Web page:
But where the contestants are lacking, these challenges are picking up the slack. American Girl Doll Challenge: It’s happening.
I can’t decide which is better: Alexander admitting to his complete familiarity with the American Girl doll brand, or Korina telling us she had Samantha. (If you know the dolls, you get why this is perfect.) Also great: Tim Gunn’s ability to get excited regardless of the sponsor. Whether it’s the WWE, Saturn, Red Robin, or American Girl dolls, that man knows how to sell a challenge.
The designers seem genuinely interested in what their task will be—and that feeling doesn’t even diminish when their tween models emerge. Each designer must create a modern and fashionable look inspired by the Beforever doll that their assigned model carries. (Project Runway history question: How often do designers get assigned in challenges like this, rather than winners selecting or the button bag?)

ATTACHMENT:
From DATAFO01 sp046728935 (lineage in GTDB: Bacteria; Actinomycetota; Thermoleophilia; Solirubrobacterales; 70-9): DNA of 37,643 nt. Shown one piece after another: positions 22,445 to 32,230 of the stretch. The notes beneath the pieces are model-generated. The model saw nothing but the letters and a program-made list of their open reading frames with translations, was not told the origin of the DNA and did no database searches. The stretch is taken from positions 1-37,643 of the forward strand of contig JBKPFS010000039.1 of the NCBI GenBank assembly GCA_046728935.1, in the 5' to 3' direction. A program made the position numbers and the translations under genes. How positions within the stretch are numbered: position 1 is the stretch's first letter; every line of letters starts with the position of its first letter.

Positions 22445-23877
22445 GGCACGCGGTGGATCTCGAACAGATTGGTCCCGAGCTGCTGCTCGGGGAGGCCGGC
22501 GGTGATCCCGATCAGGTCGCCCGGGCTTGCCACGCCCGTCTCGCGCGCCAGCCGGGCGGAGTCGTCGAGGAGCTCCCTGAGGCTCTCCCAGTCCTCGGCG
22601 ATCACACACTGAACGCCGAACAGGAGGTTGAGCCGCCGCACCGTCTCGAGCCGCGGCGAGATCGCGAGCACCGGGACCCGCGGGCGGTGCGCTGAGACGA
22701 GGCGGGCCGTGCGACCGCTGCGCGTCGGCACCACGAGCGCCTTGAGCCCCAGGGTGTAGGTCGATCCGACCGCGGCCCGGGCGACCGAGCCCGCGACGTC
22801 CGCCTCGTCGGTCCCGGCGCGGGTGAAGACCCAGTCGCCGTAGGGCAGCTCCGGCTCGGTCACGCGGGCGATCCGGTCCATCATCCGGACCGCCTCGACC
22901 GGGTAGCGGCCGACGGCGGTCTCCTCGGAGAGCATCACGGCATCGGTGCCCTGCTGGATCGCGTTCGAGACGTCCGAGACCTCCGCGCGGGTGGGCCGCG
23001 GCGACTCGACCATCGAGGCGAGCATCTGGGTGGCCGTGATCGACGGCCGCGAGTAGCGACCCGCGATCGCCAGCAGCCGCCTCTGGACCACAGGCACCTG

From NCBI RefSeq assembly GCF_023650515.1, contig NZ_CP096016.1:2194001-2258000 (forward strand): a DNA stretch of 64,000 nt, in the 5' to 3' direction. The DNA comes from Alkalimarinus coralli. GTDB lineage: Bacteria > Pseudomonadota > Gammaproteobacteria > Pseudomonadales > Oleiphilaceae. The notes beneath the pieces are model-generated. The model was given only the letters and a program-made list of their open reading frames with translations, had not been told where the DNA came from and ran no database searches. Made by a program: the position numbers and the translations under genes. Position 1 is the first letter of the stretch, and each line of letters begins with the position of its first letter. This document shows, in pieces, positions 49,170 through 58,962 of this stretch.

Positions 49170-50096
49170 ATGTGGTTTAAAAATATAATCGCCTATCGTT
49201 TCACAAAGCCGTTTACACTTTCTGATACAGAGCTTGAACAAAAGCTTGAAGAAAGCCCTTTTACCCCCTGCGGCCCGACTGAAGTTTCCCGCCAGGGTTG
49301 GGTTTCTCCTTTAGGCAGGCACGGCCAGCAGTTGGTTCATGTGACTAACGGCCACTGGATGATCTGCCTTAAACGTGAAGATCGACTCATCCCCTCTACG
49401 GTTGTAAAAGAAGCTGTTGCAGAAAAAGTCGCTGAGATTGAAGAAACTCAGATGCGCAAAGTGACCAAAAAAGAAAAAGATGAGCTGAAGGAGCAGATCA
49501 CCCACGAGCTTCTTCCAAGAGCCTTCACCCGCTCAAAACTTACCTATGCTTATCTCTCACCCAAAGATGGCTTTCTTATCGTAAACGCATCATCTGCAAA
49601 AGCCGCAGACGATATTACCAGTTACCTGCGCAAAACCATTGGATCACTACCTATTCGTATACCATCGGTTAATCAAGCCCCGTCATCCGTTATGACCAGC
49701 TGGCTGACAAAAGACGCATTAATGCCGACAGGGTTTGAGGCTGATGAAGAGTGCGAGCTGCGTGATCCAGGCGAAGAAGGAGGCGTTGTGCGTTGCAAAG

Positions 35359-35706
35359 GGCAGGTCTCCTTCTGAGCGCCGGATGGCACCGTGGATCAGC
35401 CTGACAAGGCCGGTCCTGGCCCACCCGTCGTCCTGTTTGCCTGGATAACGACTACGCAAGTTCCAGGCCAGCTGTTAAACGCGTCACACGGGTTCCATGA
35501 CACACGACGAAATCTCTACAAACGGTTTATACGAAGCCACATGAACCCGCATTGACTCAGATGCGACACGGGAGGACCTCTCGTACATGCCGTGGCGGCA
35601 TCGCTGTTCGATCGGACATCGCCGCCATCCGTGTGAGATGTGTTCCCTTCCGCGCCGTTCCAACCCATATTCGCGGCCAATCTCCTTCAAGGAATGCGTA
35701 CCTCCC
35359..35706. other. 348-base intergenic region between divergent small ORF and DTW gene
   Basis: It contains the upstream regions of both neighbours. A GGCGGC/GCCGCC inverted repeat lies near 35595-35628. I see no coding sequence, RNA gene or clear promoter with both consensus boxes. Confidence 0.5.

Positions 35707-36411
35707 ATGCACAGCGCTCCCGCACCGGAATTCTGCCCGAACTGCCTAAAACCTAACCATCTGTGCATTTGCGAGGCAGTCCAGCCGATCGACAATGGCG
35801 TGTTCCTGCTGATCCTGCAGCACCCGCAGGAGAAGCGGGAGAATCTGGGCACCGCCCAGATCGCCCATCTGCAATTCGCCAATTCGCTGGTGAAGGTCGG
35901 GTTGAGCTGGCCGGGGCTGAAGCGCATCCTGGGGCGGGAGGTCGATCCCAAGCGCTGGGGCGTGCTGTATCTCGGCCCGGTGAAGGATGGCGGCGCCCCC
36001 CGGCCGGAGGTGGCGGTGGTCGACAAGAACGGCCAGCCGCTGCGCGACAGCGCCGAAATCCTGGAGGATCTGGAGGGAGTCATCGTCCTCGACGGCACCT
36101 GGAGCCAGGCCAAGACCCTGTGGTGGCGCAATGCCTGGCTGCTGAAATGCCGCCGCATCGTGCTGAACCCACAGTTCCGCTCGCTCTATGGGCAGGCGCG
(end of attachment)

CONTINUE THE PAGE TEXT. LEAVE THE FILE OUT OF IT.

Emily is bursting at the seams. She’s the only one with extensive experience designing children’s clothing; her line has an Etsy cult following. This should be her challenge to lose (spoiler alert: it’s not).
NEXT: American twee
When the designers return to the workroom, it is full of dolls and tiny mannequins. (All I could think of is this.) Nothing seems to stand out much, aside from Sandhya’s pink getup. But if we’ve learned anything week to week, it’s that her strange designs will get her through. Her mentor comes by and finally says what all the other designers (and audience) have been thinking—he just doesn’t get it, “but the judges keep loving it.”